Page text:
Storm Event

“A great inundation of the sea occurred throughout England, ‘and most of all in the Thames’; sea-walls were broken, countless animals drowned, and fertile land was ruined by salt”

Severity ? 3

Source:

This event was associated with a storm which blew from the west, then veered north, which produced a storm surge that affected north sea coasts, including Zeeland, Flanders and England (Gottschalk, 1971).

Pathway:

Britton (1937) reported that sea walls were broken down and breached across England, but particularly in the vicinity of the Thames estuary.

Receptor and Consequence:

The coastal flood event was reported by many of the manors in the Thames estuary as having killed livestock; in Faversham, Kent, 104 yearling sheep were lost to the flood and a man was hired to retrieve their pelts to be sold. The flood led to a redirection of water and fish movement in marshes and also disproportionate value of marsh lands. Great Wakering in Essex was partially flooded. Expenditure on sea-walls and marshland drainage, which had been running at between £1 and £5 per year over the previous decade, surged to £36 2s. 8d. Several thousand man-days of labour were expended in repairing and heightening sea-walls over the following three years (Galloway, 2009).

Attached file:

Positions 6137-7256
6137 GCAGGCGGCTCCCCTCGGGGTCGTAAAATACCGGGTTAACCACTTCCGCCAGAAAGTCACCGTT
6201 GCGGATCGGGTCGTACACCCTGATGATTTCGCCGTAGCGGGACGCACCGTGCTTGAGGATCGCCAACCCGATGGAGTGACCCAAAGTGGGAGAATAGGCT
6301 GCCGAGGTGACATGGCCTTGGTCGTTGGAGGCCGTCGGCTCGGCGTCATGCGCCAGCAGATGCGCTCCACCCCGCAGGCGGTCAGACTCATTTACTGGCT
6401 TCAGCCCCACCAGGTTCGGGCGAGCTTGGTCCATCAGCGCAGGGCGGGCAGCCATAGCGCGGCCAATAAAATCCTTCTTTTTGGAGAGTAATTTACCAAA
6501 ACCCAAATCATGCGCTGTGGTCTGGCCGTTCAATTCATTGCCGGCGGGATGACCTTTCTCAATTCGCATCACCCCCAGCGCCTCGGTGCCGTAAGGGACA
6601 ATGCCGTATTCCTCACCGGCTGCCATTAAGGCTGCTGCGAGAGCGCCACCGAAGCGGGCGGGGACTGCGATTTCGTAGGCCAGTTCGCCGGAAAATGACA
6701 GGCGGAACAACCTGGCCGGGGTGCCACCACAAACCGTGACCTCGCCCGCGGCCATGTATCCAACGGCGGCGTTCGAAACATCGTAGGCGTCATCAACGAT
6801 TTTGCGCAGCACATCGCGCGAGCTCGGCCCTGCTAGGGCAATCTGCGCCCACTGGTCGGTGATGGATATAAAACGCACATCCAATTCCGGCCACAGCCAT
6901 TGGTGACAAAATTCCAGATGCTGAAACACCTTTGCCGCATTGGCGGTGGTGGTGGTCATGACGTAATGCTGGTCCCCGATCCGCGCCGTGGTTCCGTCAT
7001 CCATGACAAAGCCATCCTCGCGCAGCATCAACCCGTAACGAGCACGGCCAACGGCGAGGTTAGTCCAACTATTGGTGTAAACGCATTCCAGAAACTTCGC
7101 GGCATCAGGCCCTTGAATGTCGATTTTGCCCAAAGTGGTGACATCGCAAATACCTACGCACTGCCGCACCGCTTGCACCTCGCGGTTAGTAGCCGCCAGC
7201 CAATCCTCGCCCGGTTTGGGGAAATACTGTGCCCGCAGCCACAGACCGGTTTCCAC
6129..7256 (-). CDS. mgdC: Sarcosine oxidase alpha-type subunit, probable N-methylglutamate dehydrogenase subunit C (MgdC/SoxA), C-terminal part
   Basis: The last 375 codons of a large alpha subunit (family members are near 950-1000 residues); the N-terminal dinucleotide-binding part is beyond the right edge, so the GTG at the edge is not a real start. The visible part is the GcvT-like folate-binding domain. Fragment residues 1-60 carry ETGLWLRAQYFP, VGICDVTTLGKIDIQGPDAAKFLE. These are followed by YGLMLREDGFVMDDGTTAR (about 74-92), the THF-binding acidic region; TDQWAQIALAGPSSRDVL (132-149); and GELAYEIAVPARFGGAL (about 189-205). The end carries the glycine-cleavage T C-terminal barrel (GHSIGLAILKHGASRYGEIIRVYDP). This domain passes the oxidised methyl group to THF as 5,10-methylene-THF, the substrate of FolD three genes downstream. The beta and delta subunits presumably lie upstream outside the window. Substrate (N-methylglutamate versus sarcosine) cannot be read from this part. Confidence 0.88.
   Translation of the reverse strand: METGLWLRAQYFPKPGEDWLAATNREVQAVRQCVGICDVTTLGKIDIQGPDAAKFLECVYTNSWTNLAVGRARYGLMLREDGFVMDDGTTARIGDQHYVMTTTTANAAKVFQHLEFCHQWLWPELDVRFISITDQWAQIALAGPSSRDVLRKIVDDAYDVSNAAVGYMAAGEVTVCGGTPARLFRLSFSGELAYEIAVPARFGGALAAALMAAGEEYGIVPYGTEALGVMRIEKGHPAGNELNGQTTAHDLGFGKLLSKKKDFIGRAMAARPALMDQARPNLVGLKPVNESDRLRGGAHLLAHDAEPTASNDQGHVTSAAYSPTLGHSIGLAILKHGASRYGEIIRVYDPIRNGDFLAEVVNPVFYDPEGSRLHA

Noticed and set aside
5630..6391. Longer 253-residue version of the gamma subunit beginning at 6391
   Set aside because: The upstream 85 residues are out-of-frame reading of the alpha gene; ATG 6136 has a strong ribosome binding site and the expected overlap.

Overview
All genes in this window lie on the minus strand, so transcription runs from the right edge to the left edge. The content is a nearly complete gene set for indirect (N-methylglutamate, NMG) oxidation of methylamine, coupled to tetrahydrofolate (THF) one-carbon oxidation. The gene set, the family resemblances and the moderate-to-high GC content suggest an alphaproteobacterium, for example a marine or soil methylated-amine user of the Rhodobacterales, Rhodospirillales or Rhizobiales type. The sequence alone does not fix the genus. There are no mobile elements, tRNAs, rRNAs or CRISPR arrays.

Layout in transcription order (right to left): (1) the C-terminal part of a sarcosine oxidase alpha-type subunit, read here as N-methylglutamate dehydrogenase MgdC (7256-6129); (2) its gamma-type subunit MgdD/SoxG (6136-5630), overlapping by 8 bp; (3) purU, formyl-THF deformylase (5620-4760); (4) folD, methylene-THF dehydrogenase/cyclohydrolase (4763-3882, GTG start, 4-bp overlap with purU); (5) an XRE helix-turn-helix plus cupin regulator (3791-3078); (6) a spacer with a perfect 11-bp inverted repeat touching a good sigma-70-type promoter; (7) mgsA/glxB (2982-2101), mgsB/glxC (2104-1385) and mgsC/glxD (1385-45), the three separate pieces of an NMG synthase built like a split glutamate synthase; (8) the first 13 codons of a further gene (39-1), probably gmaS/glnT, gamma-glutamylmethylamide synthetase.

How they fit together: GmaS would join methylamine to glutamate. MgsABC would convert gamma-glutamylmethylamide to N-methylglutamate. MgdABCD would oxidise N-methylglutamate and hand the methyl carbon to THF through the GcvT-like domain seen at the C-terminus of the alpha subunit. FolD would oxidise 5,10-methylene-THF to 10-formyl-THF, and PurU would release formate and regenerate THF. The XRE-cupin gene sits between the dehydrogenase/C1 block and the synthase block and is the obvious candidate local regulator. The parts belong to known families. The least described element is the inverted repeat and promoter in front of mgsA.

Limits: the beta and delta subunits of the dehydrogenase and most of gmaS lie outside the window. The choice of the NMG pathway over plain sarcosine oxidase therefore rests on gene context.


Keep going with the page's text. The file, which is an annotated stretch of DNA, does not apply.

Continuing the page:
Summary table:

Loss of life *
Residential property Manor of Great Wakering in Essex was partially flooded
Evacuation & Rescue *
   
Cost *
Ports *
Transport *
Energy *
Public services *
Water & wastewater *
Livestock Manors reported death of livestock; in Faversham, Kent, 104 yearling sheep were drowned
Agricultural land Winter barley crop was lost. Salt-water flooding ruined fertile land
   
Coastal erosion *
Natural environment The flow of water was disturbed in marshes, due to flooding, leading to a change in the movement of fish
Cultural heritage *
Coastal defences Sea walls breached in Thames estuary

*No known sources of information available

References

  1. Gottschalk M. K. E. (1971). Stormvloeden En Riveroverstromingen In Nederland Deel 1- De Period Voor 1400. Assen: Van Gorcum.
  2. Britton C. E. (1937) A Meteorological Chronology To A.D. 1450 Geophysical Memoirs, 70. London: H. M. Stationary Office. 177pp.
  3. Galloway, J. A. (2009). Storm flooding, coastal defence and land use around the Thames estuary and tidal river c. 1250-1450. Retrieved [06/08/2018] from https://www.tandfonline.com/doi/abs/10.1016/j.jmedhist.2008.12.001